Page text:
All scary movie motels constantly aspire toward the condition of the establishment run by Norman Bates in ''Psycho,'' and the setting of the ornately built psychological thriller Identity is no exception. The isolated, rundown lodging where a group of storm-stalled travelers gathers features a forlorn neon sign swinging in the wind, dead phone lines, and a manager (John Hawkes) so skittish that even Norman would have found him a little creepy. The soaked strangers forced to take shelter from flooded roads and assorted personal traumas, meanwhile, are an odd lot out of an Agatha Christie mystery: These 10 little Indians include a limo driver (John Cusack) chauffeuring a fading actress (Rebecca De Mornay), a cop (Ray Liotta) transporting a convicted killer (Jake Busey), a couple of high-strung, spur-of-the-moment newlyweds (Clea DuVall and William Lee Scott), and a call girl (Amanda Peet) fleeing her seedy Las Vegas life. Each is trying to run from something; all are not what they seem. And all turn out to have a lot to worry about when they come in out of the rain, because one by one they start to die in the most fancifully gruesome ways.
Actually, that's just part of the story. And although director James Mangold (''Cop Land'') and screenwriter Michael Cooney (''Jack Frost'') offer clues to the secret of ''Identity'''s thriller puzzle all along, the likelihood -- and certainly the plan -- is that those clues will be missed. Which is at once the movie's accomplishment and its failing, in a post-''Memento'' and ''Sixth Sense'' world. Delighting in his own considerable cleverness and cineast's knowledge of movie history, Mangold shuffles the elements like a three-card-monte pro. There are creaking-door sound effects, over-the-shoulder mirror shots, menacing pointy objects photographed from vertiginous angles, and Alan Silvestri's be-scared-now score. There's one scene in which a woman screams in a bathroom while someone violently bangs and rattles the door and the camera pulls in close on the flimsy lock as it begins to give way. There's another in which the sight and sound of a whirring, unattended clothes dryer -- surely one of the industrial revolution's most useful horror props -- is a pleasant cause for dread. Always, there's rain by the bucketful -- so much so that the well-prepared moviegoer may want to pack the newspaper and water pistol usually used for audience participation in ''The Rocky Horror Picture Show.''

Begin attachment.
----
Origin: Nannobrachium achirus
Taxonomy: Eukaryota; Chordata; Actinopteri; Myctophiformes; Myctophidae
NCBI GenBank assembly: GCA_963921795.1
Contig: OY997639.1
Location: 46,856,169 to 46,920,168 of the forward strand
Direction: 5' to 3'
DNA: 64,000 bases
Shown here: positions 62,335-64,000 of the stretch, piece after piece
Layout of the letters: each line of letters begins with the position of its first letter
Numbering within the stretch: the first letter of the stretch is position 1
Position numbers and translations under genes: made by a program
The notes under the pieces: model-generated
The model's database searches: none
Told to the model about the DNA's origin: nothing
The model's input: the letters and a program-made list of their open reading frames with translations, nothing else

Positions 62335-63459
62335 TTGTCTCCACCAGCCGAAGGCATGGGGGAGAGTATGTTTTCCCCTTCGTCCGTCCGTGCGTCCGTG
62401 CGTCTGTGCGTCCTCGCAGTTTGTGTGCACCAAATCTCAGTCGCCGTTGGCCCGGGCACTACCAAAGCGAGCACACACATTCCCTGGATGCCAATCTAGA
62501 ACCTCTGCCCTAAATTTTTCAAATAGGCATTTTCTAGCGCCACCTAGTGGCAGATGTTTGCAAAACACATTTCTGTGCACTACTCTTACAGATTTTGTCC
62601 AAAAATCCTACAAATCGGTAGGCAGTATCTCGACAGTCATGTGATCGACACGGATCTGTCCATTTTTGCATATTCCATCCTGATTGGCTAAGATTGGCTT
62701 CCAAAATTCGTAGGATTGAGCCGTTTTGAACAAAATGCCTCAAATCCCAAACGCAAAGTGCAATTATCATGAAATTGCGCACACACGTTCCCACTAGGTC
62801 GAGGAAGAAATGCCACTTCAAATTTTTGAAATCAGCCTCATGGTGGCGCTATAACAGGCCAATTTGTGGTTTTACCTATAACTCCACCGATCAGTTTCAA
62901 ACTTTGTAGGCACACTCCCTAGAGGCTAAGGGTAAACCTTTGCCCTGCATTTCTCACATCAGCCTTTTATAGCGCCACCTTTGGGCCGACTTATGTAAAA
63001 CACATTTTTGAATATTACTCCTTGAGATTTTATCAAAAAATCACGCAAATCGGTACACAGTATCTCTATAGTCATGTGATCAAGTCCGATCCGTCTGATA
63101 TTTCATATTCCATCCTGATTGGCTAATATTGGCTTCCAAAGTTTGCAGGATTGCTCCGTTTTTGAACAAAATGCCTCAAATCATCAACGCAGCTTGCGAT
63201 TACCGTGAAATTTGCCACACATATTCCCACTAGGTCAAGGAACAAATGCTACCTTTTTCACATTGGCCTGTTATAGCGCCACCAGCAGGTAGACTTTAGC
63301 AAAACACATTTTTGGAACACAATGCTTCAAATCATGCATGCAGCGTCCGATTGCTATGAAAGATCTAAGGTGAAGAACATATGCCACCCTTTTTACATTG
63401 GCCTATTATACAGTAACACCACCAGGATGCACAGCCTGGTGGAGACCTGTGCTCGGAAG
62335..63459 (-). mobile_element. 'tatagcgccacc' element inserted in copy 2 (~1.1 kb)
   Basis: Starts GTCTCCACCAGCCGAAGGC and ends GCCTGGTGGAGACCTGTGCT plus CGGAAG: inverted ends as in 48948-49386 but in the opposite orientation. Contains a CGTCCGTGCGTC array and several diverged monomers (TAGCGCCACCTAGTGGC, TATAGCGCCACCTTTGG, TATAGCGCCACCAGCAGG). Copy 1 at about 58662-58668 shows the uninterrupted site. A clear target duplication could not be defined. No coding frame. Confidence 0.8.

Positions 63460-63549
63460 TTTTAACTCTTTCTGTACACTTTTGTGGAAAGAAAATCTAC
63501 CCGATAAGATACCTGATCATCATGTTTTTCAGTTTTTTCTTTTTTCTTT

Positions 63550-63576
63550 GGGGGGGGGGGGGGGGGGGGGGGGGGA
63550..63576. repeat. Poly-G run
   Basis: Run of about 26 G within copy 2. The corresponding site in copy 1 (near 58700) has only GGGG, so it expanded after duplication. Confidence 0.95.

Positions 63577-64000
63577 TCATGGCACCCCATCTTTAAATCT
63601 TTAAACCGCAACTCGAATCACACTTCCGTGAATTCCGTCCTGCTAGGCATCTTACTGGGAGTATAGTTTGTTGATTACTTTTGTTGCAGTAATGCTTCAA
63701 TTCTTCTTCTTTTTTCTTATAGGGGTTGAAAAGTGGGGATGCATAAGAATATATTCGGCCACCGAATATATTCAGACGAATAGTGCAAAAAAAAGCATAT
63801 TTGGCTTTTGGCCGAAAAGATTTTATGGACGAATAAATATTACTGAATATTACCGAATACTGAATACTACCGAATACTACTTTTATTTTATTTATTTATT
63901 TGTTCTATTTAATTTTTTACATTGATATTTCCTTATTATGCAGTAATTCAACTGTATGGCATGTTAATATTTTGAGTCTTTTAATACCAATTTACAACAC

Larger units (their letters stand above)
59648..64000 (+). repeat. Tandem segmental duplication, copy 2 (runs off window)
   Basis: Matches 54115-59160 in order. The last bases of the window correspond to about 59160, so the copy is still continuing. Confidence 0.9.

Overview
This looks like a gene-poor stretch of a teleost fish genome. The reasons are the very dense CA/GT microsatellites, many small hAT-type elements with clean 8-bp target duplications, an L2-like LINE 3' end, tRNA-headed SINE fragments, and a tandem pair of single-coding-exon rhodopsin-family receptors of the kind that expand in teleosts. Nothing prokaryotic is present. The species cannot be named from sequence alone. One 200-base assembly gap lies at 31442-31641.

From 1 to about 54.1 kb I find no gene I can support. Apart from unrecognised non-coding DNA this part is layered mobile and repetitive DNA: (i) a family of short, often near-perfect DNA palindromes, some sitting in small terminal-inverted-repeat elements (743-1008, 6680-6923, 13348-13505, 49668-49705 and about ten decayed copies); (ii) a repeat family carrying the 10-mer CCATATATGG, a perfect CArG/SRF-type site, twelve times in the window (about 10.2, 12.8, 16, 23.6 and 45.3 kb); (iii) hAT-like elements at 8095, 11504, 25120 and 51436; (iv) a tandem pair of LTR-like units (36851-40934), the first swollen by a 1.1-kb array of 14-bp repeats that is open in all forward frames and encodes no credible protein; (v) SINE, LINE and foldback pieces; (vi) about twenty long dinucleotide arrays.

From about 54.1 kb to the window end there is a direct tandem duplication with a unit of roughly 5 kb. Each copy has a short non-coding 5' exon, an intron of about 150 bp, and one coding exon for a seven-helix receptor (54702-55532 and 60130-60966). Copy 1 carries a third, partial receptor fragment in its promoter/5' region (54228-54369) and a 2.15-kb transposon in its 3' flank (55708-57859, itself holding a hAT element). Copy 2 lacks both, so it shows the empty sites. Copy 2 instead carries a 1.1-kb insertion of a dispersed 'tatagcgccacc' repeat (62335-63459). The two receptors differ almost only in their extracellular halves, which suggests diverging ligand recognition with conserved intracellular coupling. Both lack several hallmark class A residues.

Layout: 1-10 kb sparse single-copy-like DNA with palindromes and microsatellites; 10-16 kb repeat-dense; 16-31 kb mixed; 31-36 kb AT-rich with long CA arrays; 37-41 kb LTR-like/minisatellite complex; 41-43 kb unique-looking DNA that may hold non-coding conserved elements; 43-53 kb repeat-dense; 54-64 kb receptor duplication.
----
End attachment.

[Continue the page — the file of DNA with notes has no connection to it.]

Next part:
And still, even as I could admire the story's twistiness and catalog its influences, I was stuck with a who-cares-who-killed-Roger-Ackroyd problem that dulled my excitement before the pieces fell into place: Until ''Identity'' allows the audience to make sense of what we've been watching in a big moment of aha!, there's nothing to do but sit through scares and deaths that matter little in a game whose rules aren't being explained for arbitrary reasons. With dialogue the least of the movie's strengths (front-desk guy to aging star: ''Didn't you used to be that actress?''; cop and chauffeur at various times to everybody else: ''Just stay here!''), the characters accrue without generating interest. Cusack's melancholy, suspiciously emergency-competent driver sizes up Liotta's angry, suspiciously emergency-incompetent cop; Hawkes' weaselly, untrustworthy manager reacts with excessive distaste to the sight of Peet's hungry and secretive call girl. Why? No answer -- not until the storyteller is good and ready. There are no people here, only devices, homages, paraphrases, and structural building blocks.
Don't tell that, though, to the actors, undoubtedly cast (by a director who loves the look of motels, rain, and over-the-shoulder mirror shots) to play their most familiar character types. At this point, Busey can mimic a bad guy with his teeth alone, and Peet can convey a hard and grimy sexuality with the arch of an eyebrow, yet the two throw themselves into their latest iterations with a surfeit of energy I've got to respect if only because of how much time they had to spend getting drenched for their art. DuVall shrieks effectively, not breaking concentration even when her character has to squeak something about how all the deaths may be linked to spirits protecting the Indian burial ground on which the motel stands. After his invigorating turn in ''Narc,'' Liotta has little to do here besides flash sparks of temper (his police identity is clearly fishy from the start), but having worked with Mangold before on ''Cop Land,'' Liotta at least flares right on cue.
The hardest work falls to Cusack, a subtle actor with a valuable gift for conveying the sadness and loneliness beneath the skin of even the most jaded and self-contained men-about-town. His character has the longest stretch of mystery highway to travel, and Cusack is required to deliver the audience from one end of the movie's secrets to the other. That he gets us there is an instance of good driving through stormy weather on a tricky road to nowhere.